Vietnam is looking to obtain a trade surplus of US$500 million this year, so a host of measures have been applied to boost exports to realize this goal, according to the Ministry of Industry and Trade.
Speaking at a teleconference on July 7, Nguyen Tien Vy, head of the
Planning Department under the ministry, said the country expects to earn
export revenues of US$146 billion this year, a 10.6% increase against
2013, while imports are forecast to jump 10.2% to US$145.5 billion.
The country’s exports reached US$12.1 billion in June, bringing the January-June total to US$70.88 billion, a rise of 14.9% over the same period last year. Of the figure, the domestic sector made up around US$23 billion, up 11.5%, while foreign-invested enterprises accounted for US$43.75 billion (excluding crude oil), increasing 17.2% year-on-year.
The export structure has also improved. Vietnamplus quoted Vy as saying that exports of processed and industrial products moved up versus a decline of fuel and mineral products.
In the year to date, 13 products have fetched export earnings of more than US$1 billion each, including mobile phones and phone parts; apparel; footwear; computers, electronics and components; machinery, equipment and tools; crude oil; seafood; wood and timber products; means of transport and spare parts; coffee; rice; bags, suitcases, hats and umbrellas, fiber and textiles.
Shipments to all the key export markets grew, including America with a 23.6% increase, Asia 11%, Europe 10.8%, Africa 10.4% and Oceania 30.8%.
The Export-Import Department under the ministry said the trade surplus of US$1.32 billion in the first half of the year helped the nation further increase foreign reserves, and stabilize the foreign exchange rate and the macro economy.
However, Phan Thi Dieu Ha, deputy head of the Export-Import Department, still warned of challenges for the export sector. For instance, the nation must have long-term solutions to deal with drops in farm produce prices during bumper crops and heavy reliance on a single market.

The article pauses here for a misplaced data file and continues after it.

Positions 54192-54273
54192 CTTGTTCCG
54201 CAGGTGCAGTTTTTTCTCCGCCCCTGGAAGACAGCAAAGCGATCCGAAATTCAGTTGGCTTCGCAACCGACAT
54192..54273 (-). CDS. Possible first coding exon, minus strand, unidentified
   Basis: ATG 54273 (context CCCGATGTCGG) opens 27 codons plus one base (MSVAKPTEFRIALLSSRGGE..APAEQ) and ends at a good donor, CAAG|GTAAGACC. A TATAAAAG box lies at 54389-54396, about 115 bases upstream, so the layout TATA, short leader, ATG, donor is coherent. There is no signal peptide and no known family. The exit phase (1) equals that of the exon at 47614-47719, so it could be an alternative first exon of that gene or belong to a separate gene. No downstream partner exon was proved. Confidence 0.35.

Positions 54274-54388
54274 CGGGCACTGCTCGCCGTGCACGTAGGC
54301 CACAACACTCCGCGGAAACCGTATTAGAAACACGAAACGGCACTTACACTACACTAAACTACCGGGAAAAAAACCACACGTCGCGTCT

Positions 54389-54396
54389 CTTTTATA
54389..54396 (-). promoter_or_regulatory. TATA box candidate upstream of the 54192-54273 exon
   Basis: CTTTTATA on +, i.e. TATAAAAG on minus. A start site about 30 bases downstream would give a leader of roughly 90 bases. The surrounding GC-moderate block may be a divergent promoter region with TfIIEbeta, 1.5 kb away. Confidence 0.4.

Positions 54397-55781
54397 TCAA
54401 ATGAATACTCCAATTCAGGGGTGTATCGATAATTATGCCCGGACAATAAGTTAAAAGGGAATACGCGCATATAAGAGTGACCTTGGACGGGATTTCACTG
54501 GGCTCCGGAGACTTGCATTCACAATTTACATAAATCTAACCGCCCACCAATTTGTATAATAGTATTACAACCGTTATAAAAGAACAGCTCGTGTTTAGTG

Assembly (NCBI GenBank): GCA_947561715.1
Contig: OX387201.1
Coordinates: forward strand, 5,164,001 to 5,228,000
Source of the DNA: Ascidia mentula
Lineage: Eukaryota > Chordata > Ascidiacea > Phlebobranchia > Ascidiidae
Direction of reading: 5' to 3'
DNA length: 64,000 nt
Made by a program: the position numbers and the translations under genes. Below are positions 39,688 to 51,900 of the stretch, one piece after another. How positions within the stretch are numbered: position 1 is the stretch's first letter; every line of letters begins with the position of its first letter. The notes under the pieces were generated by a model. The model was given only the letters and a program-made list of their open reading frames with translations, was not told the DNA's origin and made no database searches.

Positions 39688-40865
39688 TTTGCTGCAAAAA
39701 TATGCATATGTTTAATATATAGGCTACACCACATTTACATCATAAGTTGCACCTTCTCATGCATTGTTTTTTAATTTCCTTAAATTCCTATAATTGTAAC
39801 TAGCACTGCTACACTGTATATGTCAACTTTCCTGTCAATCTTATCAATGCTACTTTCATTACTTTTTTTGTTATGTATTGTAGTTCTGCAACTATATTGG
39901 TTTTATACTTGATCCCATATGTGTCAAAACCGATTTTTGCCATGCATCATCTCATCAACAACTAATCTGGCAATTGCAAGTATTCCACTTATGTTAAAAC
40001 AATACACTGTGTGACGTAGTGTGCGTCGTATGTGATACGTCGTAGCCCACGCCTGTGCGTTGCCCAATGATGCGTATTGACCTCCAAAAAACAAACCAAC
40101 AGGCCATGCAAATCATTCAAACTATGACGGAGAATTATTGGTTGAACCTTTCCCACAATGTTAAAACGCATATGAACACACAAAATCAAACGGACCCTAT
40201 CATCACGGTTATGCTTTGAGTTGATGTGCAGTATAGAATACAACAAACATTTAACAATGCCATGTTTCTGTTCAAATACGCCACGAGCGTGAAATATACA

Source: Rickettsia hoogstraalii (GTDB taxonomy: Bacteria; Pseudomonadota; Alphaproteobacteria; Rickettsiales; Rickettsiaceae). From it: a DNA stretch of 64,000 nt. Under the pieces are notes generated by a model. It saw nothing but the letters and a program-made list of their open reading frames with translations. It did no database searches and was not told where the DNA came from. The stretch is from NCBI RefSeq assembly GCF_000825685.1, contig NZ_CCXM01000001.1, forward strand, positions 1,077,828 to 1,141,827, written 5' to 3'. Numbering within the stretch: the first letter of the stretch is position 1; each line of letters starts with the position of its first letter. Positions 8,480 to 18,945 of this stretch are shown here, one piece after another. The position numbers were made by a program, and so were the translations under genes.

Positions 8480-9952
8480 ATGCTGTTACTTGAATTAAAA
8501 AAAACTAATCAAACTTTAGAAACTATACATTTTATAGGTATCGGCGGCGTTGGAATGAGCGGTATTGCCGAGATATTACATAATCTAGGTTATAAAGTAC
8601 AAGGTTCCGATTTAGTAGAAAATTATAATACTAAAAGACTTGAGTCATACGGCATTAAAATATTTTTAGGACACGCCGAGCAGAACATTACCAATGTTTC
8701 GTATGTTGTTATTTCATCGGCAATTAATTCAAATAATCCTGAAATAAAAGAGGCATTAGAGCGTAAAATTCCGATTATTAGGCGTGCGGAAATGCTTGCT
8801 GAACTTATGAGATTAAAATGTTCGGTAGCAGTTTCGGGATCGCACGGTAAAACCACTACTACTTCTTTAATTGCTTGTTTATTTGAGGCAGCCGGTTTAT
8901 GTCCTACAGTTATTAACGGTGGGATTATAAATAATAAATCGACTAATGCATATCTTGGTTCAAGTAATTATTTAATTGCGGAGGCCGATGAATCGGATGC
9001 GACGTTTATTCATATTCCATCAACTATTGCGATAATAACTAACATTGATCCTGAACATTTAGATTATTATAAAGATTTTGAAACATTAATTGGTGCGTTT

Statistics of the ministry showed that export prices of agricultural products, including vegetables and fruits, rice and rubber to China fell slightly by 2.5-7.8%. As estimated, the farm produce price decline dragged the nation’s export turnover down by US$219 million in the first half.
In addition, striking a trade balance with China remains a big challenge for Vietnam, which ran a huge trade deficit of around US$13 billion with the neighboring country in the first half of this year, up 10.1% year-on-year.
Major imported products from China were machinery, equipment, materials and fuel for infrastructure development, domestic production and outsourcing for export.
Therefore, to fulfill the export revenue target of US$146 billion for this year, businesses are advised to make full use of free trade agreements (FTAs) and renovate technology so as to speed up exports and reduce trade deficit, Ha said.
Another major challenge for exports toward the end of this year is that the European Commission has announced to launch inspections into processing facilities in Vietnam in September to check the quality of bivalve mollusks exported to the European Union (EU). This may impact Vietnam’s seafood exports to that major market.
Tran Bich Nga, deputy head of the National Agro-Forestry-Fisheries Quality Assurance Department (NAFIQAD), said relevant government agencies and local authorities have been told to review all bivalve mollusk purchasing and processing units in the country.
For the enterprises exporting mollusks to the EU, they have to check all stages of production to ensure all hygiene and quality criteria are met.
Duy Nam (https://www.google.com.vn)